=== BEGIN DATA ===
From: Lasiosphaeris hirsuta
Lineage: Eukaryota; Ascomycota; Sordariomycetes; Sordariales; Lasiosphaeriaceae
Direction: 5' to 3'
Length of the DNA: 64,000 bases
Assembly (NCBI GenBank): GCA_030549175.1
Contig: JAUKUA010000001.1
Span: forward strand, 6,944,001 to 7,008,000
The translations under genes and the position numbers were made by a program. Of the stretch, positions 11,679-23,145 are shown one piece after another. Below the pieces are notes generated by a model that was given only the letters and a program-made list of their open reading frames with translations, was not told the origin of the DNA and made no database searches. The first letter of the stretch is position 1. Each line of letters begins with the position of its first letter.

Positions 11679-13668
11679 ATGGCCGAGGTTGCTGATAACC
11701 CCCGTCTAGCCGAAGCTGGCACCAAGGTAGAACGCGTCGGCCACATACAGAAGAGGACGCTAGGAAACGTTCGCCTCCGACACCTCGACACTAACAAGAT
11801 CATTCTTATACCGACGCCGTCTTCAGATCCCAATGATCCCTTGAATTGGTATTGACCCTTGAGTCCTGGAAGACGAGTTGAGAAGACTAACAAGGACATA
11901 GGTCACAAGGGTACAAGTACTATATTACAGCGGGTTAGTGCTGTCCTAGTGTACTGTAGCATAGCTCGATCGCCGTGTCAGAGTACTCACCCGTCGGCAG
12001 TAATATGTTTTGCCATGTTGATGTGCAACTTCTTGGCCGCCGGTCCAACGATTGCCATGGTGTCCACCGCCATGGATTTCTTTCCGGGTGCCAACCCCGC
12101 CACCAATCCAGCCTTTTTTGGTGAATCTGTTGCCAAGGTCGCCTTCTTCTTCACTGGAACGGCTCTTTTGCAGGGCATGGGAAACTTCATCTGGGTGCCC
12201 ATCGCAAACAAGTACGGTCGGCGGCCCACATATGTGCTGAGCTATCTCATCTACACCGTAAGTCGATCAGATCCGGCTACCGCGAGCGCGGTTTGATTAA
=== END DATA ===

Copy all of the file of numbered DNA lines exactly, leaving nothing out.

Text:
From: Lasiosphaeris hirsuta
Lineage: Eukaryota; Ascomycota; Sordariomycetes; Sordariales; Lasiosphaeriaceae
Direction: 5' to 3'
Length of the DNA: 64,000 bases
Assembly (NCBI GenBank): GCA_030549175.1
Contig: JAUKUA010000001.1
Span: forward strand, 6,944,001 to 7,008,000
The translations under genes and the position numbers were made by a program. Of the stretch, positions 11,679-23,145 are shown one piece after another. Below the pieces are notes generated by a model that was given only the letters and a program-made list of their open reading frames with translations, was not told the origin of the DNA and made no database searches. The first letter of the stretch is position 1. Each line of letters begins with the position of its first letter.

Positions 11679-13668
11679 ATGGCCGAGGTTGCTGATAACC
11701 CCCGTCTAGCCGAAGCTGGCACCAAGGTAGAACGCGTCGGCCACATACAGAAGAGGACGCTAGGAAACGTTCGCCTCCGACACCTCGACACTAACAAGAT
11801 CATTCTTATACCGACGCCGTCTTCAGATCCCAATGATCCCTTGAATTGGTATTGACCCTTGAGTCCTGGAAGACGAGTTGAGAAGACTAACAAGGACATA
11901 GGTCACAAGGGTACAAGTACTATATTACAGCGGGTTAGTGCTGTCCTAGTGTACTGTAGCATAGCTCGATCGCCGTGTCAGAGTACTCACCCGTCGGCAG
12001 TAATATGTTTTGCCATGTTGATGTGCAACTTCTTGGCCGCCGGTCCAACGATTGCCATGGTGTCCACCGCCATGGATTTCTTTCCGGGTGCCAACCCCGC
12101 CACCAATCCAGCCTTTTTTGGTGAATCTGTTGCCAAGGTCGCCTTCTTCTTCACTGGAACGGCTCTTTTGCAGGGCATGGGAAACTTCATCTGGGTGCCC
12201 ATCGCAAACAAGTACGGTCGGCGGCCCACATATGTGCTGAGCTATCTCATCTACACCGTAAGTCGATCAGATCCGGCTACCGCGAGCGCGGTTTGATTAA